An inherent difficulty with self-reported data is the issue of compliance, and this is clearly evident in the present study, with, for example, almost a third of cases missing data on surgical margin results. It would perhaps be helpful for future audits if the BAUS dataset had a clear definition of positive surgical margin in recognition of the surgical drift to enucleation rather than excision with a margin of renal parenchyma.

The variation in caseload between reporting centres raises important questions, as does the finding that two fifths of patients with T1a tumours underwent radical nephrectomies. As the authors concede, with the numbers involved and the absence of any measure of tumour complexity, it is difficult to draw firm conclusions; however, the study does highlight the need to examine this issue in future analyses and to consider including some form of renal scoring system in future audits.

Where do we go from here and what can we do with this information? First, we need to rethink our discussion with patients with SRMs. Can we justify performing major surgery with a one in 20 chance of a significant complication for a possible benign lesion without at least a pragmatic discussion of the role of renal biopsy with the patient? Indeed, one may argue, could it really be an ‘informed’ decision without it?

Second, we need to improve the quality of the data by encouraging robust data reporting, increasing the completion rate and considering adding data fields which will allow us to draw clearer conclusions on surgical margin and surgical outcome and volume relationships.

Third, we need to recognize that nephron-sparing surgery is only one component of the management of SRMs, which represents a major contemporary challenge in terms of health resources and, most importantly, in deciding the best treatment paradigm for our patients. If BAUS can carry out this audit, could we not extend this to all patients with SRMs, whether they have surgery, ablation or surveillance, and establish greater clarity on these treatment methods?

Michael Aitchison, Consultant Urological Surgeon and Maxine Tran, Senior Lecturer in Renal Cancer Surgery and Honorary Consultant Urological Surgeon

 

Renal Cancer Service, Royal Free NHS Foundation Trust, London, UK

 

Reference

 

Video: Nephron-Sparing Surgery Across the UK

Nephron-sparing surgery across a nation – outcomes from the British Association of Urological Surgeons 2012 national partial nephrectomy audit

Archie Fernando*, Sarah Fowler* and Tim OBrien*, on behalf of the British
Association of Urological Surgeons (BAUS) 

 

*BAUS, The Royal College of Surgeons of England, and The Urology Centre, Guys and St Thomas NHS Foundation Trust, London, UK

 

Objective

To determine the scope and outcomes of nephron-sparing surgery (NSS), i.e. partial nephrectomy, across the UK and in so doing set a realistic benchmark and identify fresh contemporary challenges in NSS.

Patients and Methods

In 2012 reporting of outcomes of all types of nephrectomy became mandatory in the UK. In all, 148 surgeons in 86 centres prospectively entered data on 6 042 nephrectomies undertaken in 2012. This study is a retrospective analysis of the NSS procedures in the dataset.

Jun AOTW Results Image 4

Results

A total of 1 044 NSS procedures were recorded and the median (range) surgical volume was 4 (1–39) per consultant and 8 (1–59) per centre. In all, 36 surgeons and 10 centres reported on only one NSS. The indications for NSS were: elective with a tumour of ≤4.5 cm in 59%, elective with a tumour of >4.5 cm in 10%, relative in 7%, imperative in 12%, Von Hippel–Lindau in 1%, and unknown in 11%. The median (range) tumour size was 3.4 (0.8–30) cm. The technique used was minimally invasive surgery in 42%, open in 58%, with conversions in 4%. The histology results were: malignant in 80%, benign in 18%, and unknown in 2%. In patients aged <40 years 36% (36/101) had benign histology vs 17% (151/874) of those aged ≥40 years (P < 0.01). In patients with tumours of <2.5 cm 29% (69/238) had benign histology vs 14% (57/410) with tumours of 2.5–4 cm vs 8% (16/194) with tumours of ≥4 cm (P = 0.02). In patients aged <40 years with of tumours of <2.5 cm 44% (15/34) were benign. The 30-day mortality was 0.1% (1/1 044). There were major complications (Clavien–Dindo grade of ≥IIIa) in 5% (53/1 044). There was an increased risk of complications after extended elective NSS of 19% (19/101) vs elective at 12% (76/621) (relative risk [RR] 1.54; P < 0.01). Margins were recorded in 68% (709/1 044) of the patients, with positive margins identified in 7% (51/709). Positive surgical margins after NSS for pathological T3 (pT3) tumours were found in 47.8% (11/23) vs 6.1% (32/523) for pT1a, tumours (RR 5.61; P < 0.01). In all, 14% (894/6 042) of the patients underwent surgery for T1a tumours: 55% (488/894) by NSS, 42% (377/894) by radical nephrectomy (RN), and in 3% (29/894) the procedure used was unknown. Major complications after occurred in 4.9% (24/488) of NSS vs 1.3% (5/377) of RN (P < 0.01). Limitations included poor reporting of renal function data and no data on tumour complexity.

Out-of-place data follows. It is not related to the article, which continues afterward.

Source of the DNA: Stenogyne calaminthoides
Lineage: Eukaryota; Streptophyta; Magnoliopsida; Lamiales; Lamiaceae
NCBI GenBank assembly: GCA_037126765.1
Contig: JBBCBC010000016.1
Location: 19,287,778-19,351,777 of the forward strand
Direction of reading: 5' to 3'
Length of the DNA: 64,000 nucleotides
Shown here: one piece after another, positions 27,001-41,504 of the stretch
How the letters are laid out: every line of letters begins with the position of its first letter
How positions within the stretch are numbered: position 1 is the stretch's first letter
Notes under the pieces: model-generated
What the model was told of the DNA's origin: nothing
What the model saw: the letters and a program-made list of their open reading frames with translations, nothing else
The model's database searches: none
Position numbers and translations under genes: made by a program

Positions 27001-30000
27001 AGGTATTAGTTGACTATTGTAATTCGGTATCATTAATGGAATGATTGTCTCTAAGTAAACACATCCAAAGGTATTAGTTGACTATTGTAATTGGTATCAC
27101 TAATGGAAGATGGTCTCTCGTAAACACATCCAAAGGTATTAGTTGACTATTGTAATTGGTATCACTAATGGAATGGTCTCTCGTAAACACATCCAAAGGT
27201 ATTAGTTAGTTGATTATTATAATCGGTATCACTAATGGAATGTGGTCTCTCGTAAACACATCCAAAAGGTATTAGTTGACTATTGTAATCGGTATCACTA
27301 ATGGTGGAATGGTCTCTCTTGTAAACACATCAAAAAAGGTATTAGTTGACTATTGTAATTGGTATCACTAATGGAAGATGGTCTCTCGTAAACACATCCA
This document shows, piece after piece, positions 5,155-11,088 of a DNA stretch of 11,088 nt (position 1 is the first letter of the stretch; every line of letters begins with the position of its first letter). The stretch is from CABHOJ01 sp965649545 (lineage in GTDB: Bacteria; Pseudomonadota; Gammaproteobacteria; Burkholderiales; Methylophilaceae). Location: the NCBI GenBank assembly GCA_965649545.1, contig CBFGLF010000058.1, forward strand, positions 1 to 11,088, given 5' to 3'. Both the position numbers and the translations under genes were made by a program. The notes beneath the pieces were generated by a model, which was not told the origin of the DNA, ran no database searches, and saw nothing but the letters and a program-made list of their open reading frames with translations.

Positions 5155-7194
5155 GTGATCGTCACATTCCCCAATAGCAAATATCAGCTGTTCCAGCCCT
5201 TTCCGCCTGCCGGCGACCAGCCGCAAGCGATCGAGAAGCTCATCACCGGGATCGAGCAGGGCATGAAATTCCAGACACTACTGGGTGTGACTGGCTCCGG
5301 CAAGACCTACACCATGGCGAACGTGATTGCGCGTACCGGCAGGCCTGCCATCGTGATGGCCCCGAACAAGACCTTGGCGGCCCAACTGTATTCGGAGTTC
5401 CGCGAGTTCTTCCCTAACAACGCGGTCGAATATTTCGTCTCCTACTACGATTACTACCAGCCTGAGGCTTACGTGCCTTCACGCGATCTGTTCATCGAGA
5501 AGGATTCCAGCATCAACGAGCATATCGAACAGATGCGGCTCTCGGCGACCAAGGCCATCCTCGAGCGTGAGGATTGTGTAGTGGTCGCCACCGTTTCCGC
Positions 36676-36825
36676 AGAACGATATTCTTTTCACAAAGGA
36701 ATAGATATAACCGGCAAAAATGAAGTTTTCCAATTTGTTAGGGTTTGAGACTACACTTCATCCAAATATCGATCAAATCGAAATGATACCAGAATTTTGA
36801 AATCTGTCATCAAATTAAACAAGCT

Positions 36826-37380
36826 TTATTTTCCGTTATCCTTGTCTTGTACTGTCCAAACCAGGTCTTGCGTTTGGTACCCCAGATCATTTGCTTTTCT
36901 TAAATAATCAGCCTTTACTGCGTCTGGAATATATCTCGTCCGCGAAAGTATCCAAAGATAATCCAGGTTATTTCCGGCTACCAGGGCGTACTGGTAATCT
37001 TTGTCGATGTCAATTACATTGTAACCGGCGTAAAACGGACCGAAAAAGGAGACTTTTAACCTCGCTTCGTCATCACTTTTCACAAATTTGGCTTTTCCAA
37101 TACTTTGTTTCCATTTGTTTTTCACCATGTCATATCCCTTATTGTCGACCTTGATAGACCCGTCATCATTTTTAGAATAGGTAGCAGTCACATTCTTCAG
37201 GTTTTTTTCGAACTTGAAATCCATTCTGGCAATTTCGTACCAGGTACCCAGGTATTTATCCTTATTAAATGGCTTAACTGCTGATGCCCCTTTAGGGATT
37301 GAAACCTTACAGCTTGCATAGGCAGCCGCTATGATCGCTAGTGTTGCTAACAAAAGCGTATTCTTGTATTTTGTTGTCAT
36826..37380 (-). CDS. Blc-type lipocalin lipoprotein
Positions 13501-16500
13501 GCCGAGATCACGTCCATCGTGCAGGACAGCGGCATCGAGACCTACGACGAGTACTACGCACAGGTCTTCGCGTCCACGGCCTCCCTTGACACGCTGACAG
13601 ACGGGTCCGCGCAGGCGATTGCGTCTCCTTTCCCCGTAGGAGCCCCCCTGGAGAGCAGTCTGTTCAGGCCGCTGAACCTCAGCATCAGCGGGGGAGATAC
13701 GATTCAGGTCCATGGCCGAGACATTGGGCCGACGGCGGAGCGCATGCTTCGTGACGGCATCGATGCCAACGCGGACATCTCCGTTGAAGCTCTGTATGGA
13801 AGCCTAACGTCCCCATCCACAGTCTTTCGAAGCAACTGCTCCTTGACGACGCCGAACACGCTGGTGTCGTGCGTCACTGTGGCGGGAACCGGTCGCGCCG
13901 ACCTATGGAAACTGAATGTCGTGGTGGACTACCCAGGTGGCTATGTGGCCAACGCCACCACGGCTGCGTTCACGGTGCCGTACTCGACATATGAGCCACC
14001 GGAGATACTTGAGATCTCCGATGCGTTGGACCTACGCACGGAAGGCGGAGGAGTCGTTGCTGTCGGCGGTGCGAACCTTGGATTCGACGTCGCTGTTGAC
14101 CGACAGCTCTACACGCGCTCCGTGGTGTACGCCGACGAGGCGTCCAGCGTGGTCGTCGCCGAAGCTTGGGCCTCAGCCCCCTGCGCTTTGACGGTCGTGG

Conclusions

In its first year, mandatory national reporting has provided several challenging contemporary insights into NSS.

Article of the Week: DSNB for Penile Cancer

Every Week the Editor-in-Chief selects an Article of the Week from the current issue of BJUI. The abstract is reproduced below and you can click on the button to read the full article, which is freely available to all readers for at least 30 days from the time of this post.